0800 040 7526
07830 148 300
Hitting the fridge and going to town is one of the well known effects of taking cannabis. But up until now scientists have been unable to explain the relationship; how does the active ingredient of cannabis (tetrahydrocannabinol or THC) cause such a surge in appetite?
But a new study by researchers at the University of Bordeaux has found that THC binds to cannabinol receptors in the brain dramatically increasing the sense of taste and smell which in turn stimulates the appetite. Although the … More
It has been widely accepted that doing brain teasers like sudoku or crosswords can protect against the onset of degenerative brain diseases like Alzheimer’s and dementia. However there is now a growing amount of evidence that physical exercise is just as important. In a new study by the University of Pittsburgh, on subjects aged between 60 to 80 years, it has been discovered that two crucial parts of the brain (the Hippocampus and the prefrontal cortex) can be regenerated through … More
In a survey by Imperial College London parents were found to be just a little blind to the state of their children’s health. 77% of parents of overweight children refuse to accept that their child is fat. Even among those who do accept it, only 41% of them think that they are putting their child’s health at risk.
Concern grew over the past 2 weeks for the state of Britain’s health and the obesity crisis with the publication of a report showing that in some English towns nearly 75% of the population is overweight. The fattest county was named as Cumbria with 68% of residents being overweight or obese. Next on the list was Linconshire closely followed by North Yorkshire and Staffordshire. All of these three showed a whopping 67% of inhabitants as being overweight.
Most of the fattest … More
As a healthy eater you are of course trying not to eat too much refined sugar. This means that you’re carefully reading the label to make sure that any sugars have not been snuck in. But what should you be looking for?
Sugar comes in many guises. Usually sugars are labelled as part of a food’s carbohydrate content. So the label will say “carbohydrate 20g of which sugars 16g”. This shows us that sugar is a carbohydrate, but unfortunately it is … More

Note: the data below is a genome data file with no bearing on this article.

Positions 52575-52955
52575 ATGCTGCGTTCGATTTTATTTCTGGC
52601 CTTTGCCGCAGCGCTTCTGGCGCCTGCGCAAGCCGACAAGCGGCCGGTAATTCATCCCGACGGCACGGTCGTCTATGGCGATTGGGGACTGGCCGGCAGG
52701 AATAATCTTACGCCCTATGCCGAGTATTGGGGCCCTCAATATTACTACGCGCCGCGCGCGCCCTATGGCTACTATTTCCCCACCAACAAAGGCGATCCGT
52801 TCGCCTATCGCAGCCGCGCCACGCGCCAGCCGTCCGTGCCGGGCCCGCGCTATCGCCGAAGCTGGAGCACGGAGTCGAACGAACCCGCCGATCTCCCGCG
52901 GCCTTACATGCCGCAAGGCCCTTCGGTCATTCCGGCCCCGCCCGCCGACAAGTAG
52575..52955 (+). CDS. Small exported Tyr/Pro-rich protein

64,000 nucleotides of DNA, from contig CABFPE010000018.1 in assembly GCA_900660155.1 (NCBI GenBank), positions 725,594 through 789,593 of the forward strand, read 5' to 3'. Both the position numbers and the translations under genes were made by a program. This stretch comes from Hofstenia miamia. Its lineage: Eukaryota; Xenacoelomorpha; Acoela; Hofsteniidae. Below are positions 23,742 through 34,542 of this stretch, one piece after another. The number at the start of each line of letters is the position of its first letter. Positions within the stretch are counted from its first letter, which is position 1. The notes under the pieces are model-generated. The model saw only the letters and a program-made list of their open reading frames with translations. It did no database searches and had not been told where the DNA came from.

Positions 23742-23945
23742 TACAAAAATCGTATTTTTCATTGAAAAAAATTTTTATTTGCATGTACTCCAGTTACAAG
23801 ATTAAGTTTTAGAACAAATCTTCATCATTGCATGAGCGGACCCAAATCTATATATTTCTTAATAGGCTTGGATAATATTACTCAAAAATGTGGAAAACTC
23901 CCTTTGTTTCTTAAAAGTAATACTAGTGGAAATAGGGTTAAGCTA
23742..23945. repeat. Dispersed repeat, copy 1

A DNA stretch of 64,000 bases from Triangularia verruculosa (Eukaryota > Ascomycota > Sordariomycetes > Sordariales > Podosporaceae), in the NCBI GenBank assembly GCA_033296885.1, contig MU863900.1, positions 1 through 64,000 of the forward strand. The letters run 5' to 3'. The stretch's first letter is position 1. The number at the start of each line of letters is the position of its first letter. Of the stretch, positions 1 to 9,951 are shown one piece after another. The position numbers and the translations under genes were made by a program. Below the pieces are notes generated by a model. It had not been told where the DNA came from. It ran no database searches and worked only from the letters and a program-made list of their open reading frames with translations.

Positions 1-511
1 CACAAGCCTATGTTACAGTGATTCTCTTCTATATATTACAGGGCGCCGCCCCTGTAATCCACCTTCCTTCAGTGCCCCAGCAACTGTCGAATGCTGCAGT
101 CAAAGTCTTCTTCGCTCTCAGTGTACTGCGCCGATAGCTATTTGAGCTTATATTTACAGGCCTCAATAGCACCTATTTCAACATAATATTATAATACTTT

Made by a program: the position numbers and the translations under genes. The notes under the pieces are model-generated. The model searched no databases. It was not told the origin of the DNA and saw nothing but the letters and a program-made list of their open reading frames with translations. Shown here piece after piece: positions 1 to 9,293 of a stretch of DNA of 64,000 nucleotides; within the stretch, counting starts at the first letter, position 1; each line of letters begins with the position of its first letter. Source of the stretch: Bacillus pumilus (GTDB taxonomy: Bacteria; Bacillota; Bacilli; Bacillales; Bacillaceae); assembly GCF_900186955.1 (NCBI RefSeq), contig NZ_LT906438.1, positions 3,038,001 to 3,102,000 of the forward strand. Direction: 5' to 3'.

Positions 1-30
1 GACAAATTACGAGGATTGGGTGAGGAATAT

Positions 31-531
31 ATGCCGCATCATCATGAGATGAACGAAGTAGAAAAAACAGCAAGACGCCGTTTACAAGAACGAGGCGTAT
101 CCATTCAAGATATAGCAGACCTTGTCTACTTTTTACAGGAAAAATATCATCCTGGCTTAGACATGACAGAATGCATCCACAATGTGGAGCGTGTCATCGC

Every year, many of us decide to go dry for the month of January, not drinking alcohol to make up for the debauchery of the festive season. Some reports are sceptical about the benefits of this one month “fad”, so a ten of staff at the New Scientist magazine decided to go dry and study the results properly.
On October the 5th of last year, 14 members of the magazine’s staff (all of whom regarded themselves as “normal” drinkers) were given … More
Many runners or even novices just focus on running and building a high milage when training for a marathon. Added milage may be good for building endurance, but it may also lead to imbalance and injuries. The high impact in running puts large stresses on the joints and connective tissue. If the muscles cannot take this load then injuries will happen.
Simultaneously running starts to break down muscle tissue over time. So keeping and even increasing muscle while doing your training … More
Although most of start our new year’s resolutions with the best of intentions, the statistics show that within just one week we will have failed.
There are steps we can all take, however, to ensure that we actually succeed this year!
Set a shorter term goal. Instead of thinking “I will never…” try to set a more achievable time limit of three weeks or 21 days. This is much more do-able and breaks down the “forever” part of your resolution into smaller, … More
So another year has gone by and leaves us to reflect on 2013 fitness tips. This past year science and research fine-tuned and expanded what we know about physical activity and how it effects our brains, heart, joints and even our DNA before we have been born. We learned that our lifespans can be greatly increased with exercise, particularly if we go reasonably hard and fast.
This year we were both encouraged – fitness can happen in 7 minutes a day … More
Those smokers who quit, even in later life, may be able to repair their cardiovascular health in as little as 8 years, a new study has shown. Studies in the past have shown that it takes longer; it was previously thought that 15 years was needed to reduce the ex-smoker’s chances of death from cardiovascular disease to become the same as a non-smokers.
But a new study that tested candidates who were 65 years or older and who had smoked fewer … More